Then there were those who came from Jewish backgrounds, and they were still practicing all the dietary laws from Judaism. They were keeping kosher, which means they wouldn’t eat shrimp or shellfish or bacon.

Another issue was what day you considered to be the sabbath. Many of them still considered Saturday as the Sabbath and wanted to worship on Saturday. And many of them were still observing all of the Jewish feast days as well. But then others were saying, no, Sunday was the day Jesus rose from the dead. Sunday is the Lord’s day, so we should worship on Sunday. And why are you still observing all those feasts? That’s from the old covenant.

Now, I need to point out that Paul doesn’t specifically say what the issues were about food and days. We are drawing some conclusions based on what Paul did explicitly say to the church in Corinth in 1 Corinthians 8, and what he said in Colossians 2:16 about Christians continuing to observe feast days. I think he keeps it intentionally vague in because he wants to focus on the principles and not on the issues.

So what is the principle? He says to welcome them. Welcome the one who has these strong convictions, but not to quarrel with them over opinions.  

There are a lot of variations in translations for the Greek here. It comes down to the same thing: arguing or dividing over non essential differences of opinion.

Do we have any of those today? Anything that you have a strong conviction about, but you can’t really back it up from Scripture? Or it’s in Scripture, but Scripture doesn’t treat it as something that is the difference between Christian and not Christian. And let’s just talk plainly and specifically:

  • Alcohol. Is it a sin to drink alcohol?
  • How do you feel about certain TV or movies? Do you follow the ratings board, and draw the line at R rated movies?
  • Tattoos. Is it a sin to have tattoos?
  • Is it a sin to wear makeup? Or to cut your hair?
  • We have our own issues about holidays, don’t we.  Should Christians allow their kids to dress up for Halloween? Should we talk about Santa Claus or the Easter Bunny? What about Christmas itself? We know that Constantine just kind of Christianized the pagan feast of Saturnalia, and that’s why we celebrate the birth of Jesus on December 25. So maybe we shouldn’t celebrate it.
  • What about patriotic celebrations in church? Some would say even having an American flag in the sanctuary is too much of a mix of church and state.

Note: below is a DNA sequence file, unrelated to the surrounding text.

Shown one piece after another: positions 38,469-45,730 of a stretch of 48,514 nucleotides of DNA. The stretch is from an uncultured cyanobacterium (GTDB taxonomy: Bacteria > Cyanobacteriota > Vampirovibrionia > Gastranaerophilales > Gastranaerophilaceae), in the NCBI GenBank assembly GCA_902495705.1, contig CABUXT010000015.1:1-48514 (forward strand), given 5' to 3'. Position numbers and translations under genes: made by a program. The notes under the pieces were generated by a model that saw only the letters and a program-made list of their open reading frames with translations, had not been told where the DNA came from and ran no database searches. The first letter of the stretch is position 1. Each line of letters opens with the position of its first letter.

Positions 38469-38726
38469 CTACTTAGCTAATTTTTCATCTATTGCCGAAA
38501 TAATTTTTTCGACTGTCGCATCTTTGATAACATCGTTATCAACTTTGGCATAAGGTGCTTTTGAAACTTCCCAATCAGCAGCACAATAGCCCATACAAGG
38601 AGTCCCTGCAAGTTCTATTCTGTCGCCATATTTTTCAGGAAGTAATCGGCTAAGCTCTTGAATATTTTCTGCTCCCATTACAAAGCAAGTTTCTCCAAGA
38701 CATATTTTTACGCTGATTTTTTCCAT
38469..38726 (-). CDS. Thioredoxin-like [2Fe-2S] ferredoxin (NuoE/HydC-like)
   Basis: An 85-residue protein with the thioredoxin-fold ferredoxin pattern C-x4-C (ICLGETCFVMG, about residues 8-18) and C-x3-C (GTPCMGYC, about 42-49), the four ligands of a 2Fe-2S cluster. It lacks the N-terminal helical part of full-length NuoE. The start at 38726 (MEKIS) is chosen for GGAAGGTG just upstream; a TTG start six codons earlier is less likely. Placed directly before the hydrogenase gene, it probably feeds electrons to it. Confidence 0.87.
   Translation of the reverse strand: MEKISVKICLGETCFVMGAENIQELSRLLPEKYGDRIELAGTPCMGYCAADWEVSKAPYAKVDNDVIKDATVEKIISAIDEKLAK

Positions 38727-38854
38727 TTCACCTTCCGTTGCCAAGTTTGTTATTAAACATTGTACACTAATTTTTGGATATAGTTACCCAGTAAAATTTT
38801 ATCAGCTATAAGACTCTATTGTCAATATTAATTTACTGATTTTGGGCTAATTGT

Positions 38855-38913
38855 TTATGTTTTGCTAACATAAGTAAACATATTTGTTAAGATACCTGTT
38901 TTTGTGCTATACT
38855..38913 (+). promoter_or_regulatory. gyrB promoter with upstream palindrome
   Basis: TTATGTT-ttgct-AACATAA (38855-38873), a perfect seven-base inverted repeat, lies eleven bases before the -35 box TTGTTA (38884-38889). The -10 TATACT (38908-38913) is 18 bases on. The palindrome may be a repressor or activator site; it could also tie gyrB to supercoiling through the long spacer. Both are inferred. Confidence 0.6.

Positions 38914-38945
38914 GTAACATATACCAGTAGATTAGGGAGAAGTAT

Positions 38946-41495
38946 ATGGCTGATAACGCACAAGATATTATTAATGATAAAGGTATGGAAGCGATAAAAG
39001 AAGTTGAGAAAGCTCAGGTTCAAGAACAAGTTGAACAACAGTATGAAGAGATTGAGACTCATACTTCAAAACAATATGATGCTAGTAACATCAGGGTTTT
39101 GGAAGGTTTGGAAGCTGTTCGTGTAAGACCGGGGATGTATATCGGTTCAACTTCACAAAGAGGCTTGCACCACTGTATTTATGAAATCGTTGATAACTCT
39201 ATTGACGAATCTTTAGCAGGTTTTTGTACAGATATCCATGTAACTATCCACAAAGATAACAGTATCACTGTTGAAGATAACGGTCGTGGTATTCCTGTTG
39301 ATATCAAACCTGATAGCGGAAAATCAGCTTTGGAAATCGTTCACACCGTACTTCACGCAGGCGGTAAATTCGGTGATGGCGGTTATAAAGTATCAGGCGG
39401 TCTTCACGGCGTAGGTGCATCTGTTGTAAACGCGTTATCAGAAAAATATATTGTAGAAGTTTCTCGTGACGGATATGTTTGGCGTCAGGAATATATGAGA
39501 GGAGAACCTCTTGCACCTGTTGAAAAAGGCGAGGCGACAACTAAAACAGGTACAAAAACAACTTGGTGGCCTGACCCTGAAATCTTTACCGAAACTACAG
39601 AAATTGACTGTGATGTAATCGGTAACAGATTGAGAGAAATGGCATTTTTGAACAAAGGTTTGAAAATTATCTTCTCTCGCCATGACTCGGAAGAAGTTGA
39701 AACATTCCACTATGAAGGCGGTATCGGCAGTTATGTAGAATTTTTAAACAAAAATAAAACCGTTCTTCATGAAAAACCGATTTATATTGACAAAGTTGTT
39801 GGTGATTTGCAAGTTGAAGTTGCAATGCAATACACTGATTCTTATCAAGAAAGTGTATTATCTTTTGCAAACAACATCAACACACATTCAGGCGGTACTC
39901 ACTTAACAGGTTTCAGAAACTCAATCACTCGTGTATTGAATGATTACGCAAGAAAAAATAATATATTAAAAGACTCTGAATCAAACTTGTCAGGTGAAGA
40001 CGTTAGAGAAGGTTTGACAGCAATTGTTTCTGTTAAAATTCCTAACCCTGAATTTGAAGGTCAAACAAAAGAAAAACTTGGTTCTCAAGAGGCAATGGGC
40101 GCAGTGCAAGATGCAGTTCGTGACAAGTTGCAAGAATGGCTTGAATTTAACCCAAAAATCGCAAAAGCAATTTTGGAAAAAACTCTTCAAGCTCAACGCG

• What about the way you dress at church? Do you have a strong conviction that you need to present your best at church, and that means a suit and tie? What’s your definition of Sunday best?
  • What about the way someone else is dressed at church?
  • What about the way I’m dressed? Would it bother you if I wore jeans? Does it bother you that I’m not wearing a tie?

Ok, so how do we decide what is a sin and what is a matter of conscience? Because as Tim Keller pointed out, it is possible to err on either side. He writes, “We must guard against thinking that almost every area is a disputable matter of conscience and against the view that hardly any area is a disputable matter of conscience.” One is about legalism, one is about antinomianism. One is about your sanctification as a Christian, the other is about your liberty as a Christian. So in the time we have left, I want to give you some filters to help you evaluate your strong convictions.

First, does Scripture speak to it? If so, how does it speak to it? Does the Bible describe a behavior or does it prescribe a behavior? If the Bible speaks to it, what is the context? Let’s look at the verses on alcohol, for example. Verse 21 of this passage says “It is good not to eat meat or drink wine or do anything that causes your brother to stumble.” Paul is speaking specifically to believers here, and encouraging them to limit their own liberty in Christ out of love and compassion for someone else.

But in Proverbs 31, it says to give strong drink to the one who is perishing, and wine to those in bitter distress; let them drink and forget their poverty and remember their misery no more.” This was a word to a ruler, and the writer of Proverbs is contrasting how a ruler should behave with how those who don’t have any responsibility or decision making authority behave. When you look at Proverbs 31 in context, it begins with, “It is not for kings to drink wine or rulers to take strong drink, lest they drink and forget what has been decreed and pervert the rights of all the afflicted.” You ladies that just finished the study of Esther, you saw how much alcohol played a part in some really bad decisions, didn’t you?